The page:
One of the greatest thinkers of all time who contributed to the Transcendentalist movement was Ralph Waldo Emerson. European, Asian, and Greek influences were among the many inspirations in the life of this great philosopher and poet. Many rare and challenging events took place that concluded to the magnificent, but unique, mind of this influential thinker. The many wonderful works of art ranged from his essay, "Nature," expressing the mystical unity of nature, to the meaningful, but hilarious poem, "The Mountain and the Squirrel."
Ralph Waldo Emerson was born in Boston, Massachusetts on May 25, 1803. Seven of his ancestors were ministers, including his father, William of the First Church (Unitarian) of Boston. Emerson attended Harvard University and graduated at the age of 18. For the following three years he taught at a school for ladies. In 1826 he was called to preach and became the minister of the Second Church (Unitarian) of Boston.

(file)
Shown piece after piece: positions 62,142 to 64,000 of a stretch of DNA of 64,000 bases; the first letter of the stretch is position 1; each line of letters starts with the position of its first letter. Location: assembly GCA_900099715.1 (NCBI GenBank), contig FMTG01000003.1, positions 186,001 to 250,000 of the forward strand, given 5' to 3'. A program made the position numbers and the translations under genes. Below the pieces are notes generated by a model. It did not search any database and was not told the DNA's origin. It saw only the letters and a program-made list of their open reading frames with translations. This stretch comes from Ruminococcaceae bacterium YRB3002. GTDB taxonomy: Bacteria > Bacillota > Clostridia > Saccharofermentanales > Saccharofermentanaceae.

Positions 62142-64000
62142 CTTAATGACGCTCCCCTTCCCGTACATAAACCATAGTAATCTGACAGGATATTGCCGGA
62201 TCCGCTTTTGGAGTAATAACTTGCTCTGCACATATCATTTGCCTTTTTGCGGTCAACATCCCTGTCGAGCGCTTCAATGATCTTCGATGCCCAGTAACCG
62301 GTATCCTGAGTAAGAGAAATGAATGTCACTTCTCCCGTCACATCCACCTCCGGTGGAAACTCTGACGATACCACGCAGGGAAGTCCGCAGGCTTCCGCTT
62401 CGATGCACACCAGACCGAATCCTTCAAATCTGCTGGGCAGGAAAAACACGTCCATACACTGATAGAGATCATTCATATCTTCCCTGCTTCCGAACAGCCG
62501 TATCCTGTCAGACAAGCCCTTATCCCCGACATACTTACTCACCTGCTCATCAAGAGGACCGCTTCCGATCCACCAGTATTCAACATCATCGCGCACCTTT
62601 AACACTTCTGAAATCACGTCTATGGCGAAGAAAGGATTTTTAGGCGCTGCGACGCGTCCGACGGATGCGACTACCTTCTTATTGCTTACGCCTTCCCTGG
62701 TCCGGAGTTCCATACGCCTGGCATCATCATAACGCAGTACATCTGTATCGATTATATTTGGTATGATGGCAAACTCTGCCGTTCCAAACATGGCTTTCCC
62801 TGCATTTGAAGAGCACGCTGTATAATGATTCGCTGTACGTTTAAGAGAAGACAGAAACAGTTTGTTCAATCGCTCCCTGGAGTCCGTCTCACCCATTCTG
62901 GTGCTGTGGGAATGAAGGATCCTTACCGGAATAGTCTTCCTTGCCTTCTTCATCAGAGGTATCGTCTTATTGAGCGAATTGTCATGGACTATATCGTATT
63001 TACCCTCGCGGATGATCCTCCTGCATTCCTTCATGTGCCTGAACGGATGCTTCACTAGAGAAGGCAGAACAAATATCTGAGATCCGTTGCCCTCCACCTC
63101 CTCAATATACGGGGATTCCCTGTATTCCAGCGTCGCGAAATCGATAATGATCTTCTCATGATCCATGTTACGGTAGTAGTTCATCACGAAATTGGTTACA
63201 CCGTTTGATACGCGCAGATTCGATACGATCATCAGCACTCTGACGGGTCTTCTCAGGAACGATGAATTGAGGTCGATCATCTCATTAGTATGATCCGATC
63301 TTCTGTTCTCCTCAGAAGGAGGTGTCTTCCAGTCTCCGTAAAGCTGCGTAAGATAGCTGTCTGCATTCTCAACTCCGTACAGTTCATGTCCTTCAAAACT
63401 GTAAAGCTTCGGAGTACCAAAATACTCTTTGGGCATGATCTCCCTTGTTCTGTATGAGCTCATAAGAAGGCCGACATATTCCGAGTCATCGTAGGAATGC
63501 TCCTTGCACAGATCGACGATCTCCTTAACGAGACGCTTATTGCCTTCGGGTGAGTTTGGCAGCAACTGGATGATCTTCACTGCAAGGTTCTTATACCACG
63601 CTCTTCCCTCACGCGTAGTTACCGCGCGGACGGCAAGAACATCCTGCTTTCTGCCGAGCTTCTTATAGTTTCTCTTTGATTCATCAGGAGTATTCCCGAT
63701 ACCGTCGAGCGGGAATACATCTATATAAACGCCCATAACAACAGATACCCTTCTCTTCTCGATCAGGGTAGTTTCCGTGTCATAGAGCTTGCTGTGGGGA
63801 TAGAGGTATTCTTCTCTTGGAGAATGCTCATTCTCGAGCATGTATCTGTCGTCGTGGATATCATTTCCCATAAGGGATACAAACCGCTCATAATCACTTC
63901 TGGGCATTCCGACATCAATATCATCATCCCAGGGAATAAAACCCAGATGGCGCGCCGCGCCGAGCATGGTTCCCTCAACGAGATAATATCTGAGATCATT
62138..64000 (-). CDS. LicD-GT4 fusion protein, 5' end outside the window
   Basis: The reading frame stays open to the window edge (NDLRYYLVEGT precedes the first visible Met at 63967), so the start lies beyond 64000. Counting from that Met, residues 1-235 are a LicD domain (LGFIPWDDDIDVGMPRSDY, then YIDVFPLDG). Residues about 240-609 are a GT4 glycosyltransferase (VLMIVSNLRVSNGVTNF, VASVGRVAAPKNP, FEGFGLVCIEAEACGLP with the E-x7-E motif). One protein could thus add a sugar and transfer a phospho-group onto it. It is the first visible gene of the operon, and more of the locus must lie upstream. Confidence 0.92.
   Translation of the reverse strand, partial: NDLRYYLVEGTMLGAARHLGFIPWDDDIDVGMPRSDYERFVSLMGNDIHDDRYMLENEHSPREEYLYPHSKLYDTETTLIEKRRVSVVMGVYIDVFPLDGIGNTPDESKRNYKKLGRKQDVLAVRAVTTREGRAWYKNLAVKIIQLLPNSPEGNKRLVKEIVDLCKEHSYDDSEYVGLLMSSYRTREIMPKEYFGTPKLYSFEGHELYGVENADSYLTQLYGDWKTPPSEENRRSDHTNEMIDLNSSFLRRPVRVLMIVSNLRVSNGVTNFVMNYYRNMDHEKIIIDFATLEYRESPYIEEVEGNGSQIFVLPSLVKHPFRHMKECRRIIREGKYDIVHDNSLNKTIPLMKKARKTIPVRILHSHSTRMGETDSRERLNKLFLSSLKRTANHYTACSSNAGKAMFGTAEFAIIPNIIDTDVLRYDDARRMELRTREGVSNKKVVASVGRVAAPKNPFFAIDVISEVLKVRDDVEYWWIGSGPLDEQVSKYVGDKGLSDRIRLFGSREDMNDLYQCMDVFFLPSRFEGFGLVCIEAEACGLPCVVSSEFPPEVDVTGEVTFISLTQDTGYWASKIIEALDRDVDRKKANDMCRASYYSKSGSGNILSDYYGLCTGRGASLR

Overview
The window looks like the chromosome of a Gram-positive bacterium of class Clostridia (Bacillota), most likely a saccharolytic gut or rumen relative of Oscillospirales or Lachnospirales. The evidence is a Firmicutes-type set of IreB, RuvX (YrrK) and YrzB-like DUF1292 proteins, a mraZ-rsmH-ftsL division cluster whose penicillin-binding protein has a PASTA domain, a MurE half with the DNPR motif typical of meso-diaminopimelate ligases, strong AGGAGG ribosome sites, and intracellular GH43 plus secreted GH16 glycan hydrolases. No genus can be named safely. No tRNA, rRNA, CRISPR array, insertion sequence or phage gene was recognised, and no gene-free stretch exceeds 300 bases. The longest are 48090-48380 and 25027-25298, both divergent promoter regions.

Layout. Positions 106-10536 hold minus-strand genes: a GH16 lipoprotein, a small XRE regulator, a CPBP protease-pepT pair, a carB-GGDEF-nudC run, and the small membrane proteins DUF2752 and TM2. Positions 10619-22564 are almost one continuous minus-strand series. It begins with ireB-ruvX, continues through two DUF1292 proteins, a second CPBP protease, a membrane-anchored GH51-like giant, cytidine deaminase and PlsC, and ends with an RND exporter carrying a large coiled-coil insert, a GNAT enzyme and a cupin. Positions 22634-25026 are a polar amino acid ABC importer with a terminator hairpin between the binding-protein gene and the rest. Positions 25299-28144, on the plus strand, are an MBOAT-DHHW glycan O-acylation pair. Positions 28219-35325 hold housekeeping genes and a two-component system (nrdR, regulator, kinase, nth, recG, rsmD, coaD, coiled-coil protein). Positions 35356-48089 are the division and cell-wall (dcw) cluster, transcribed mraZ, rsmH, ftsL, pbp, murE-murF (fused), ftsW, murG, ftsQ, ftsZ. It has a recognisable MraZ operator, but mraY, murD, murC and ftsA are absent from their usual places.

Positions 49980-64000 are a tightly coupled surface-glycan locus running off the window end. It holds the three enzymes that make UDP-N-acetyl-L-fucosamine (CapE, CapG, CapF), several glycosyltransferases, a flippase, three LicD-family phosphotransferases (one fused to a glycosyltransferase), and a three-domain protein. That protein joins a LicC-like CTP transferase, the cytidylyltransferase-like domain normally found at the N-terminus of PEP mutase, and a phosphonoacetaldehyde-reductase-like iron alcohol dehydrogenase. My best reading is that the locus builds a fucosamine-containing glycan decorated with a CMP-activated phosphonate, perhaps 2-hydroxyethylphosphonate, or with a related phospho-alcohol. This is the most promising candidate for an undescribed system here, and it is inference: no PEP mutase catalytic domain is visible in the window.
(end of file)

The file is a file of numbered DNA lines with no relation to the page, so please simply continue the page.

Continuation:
Six years later in 1832, Emerson resigned from his pastoral appointment after declaring that he had ceased to regard the Lord's Supper as a permanent sacrament and could not continue to administer it.
After leaving the ministry, Emerson left the United States on a trip to Europe. There he met a number of intellectuals, including Thomas Carlyle and Henry Wordsworth. The ideas of these men, along with those of Plato and the Asian mystics, strongly influenced his development of the philosophy of "Transcendentalism."
To Emerson, Carlyle was the simplest, frank, amiable person. He became aquainted with him at once while they walked over several miles of hills and conversed upon all of the great questions that interested them the most. Emerson admired Carlyle's genius of not pretending to have solved the great mysteries and problems, but to be an observer of their solution as it...